It was eventually endorsed by a majority of the Council, with SDLP support, on 7 January 2019. The decision to proceed with erecting the memorial now is timely, with the eightieth anniversary of the blitz having been marked this year and when there are still alive those who can clearly remember the raids, or who were directly affected by them, or whose families lived through them.
Cathedral Gardens is an appropriate place to site the memorial.
It will be beside or near other significant civic locations: the University of Ulster’s Belfast campus, currently undergoing massive redevelopment; St Anne’s Cathedral; Writers’ Square and St Patrick’s Catholic Church. The Gardens are the only open ground which could be used for such a purpose apart from the City Hall area, and they are owned by the Council. Moreover, they lie in the heart of a district devastated during the blitz, which was what caused there to be vacant ground there in the first place.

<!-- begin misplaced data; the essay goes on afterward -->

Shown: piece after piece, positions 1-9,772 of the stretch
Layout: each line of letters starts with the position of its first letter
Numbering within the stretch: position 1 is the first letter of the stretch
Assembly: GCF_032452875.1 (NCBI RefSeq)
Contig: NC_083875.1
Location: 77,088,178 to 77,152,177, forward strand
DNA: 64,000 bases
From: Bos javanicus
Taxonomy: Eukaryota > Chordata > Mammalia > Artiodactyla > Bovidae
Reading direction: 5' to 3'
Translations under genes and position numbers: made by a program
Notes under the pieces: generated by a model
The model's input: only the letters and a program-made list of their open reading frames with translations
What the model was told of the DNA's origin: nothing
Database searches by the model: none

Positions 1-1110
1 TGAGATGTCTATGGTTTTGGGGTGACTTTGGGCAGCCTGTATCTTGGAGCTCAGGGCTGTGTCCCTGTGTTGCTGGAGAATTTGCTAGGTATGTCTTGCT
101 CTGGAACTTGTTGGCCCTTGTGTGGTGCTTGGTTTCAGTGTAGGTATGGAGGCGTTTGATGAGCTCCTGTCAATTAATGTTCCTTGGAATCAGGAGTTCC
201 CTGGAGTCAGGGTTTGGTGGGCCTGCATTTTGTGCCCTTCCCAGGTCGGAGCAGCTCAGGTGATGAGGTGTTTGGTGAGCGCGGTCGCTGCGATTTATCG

It is also a comparatively large site, so there will be room for a substantial memorial and for the construction of a small garden of remembrance, as at the Titanic Memorial. It will be more visible, and more of a landmark, than if located at the City Hall. Possibly ‘Cathedral Gardens’ could be renamed as ‘Blitz Memorial Gardens.’
There is an overwhelmingly strong case for the memorial being inscribed with the names of each of the victims of the blitz who are known and, if it is possible, their ages and the streets in which they died should be included.
A possible ground for concern about doing this is the lack of a definitive list of those who died. This is a more complex issue that it might at first appear. During and after the raids, there were some who died due to causes other than directly from the Luftwaffe’s bombing – for example, during the demolition of bomb-damaged buildings, or as a consequence of poisoning from leaking gas pipes or of shells exploding prematurely at anti-aircraft gun emplacements.
Furthermore, after the blitz, the bodies of a number who died were never recovered, or had been so badly mutilated that they could not be recognized. Sadly, in some cases, there was simply no one left who could identify them.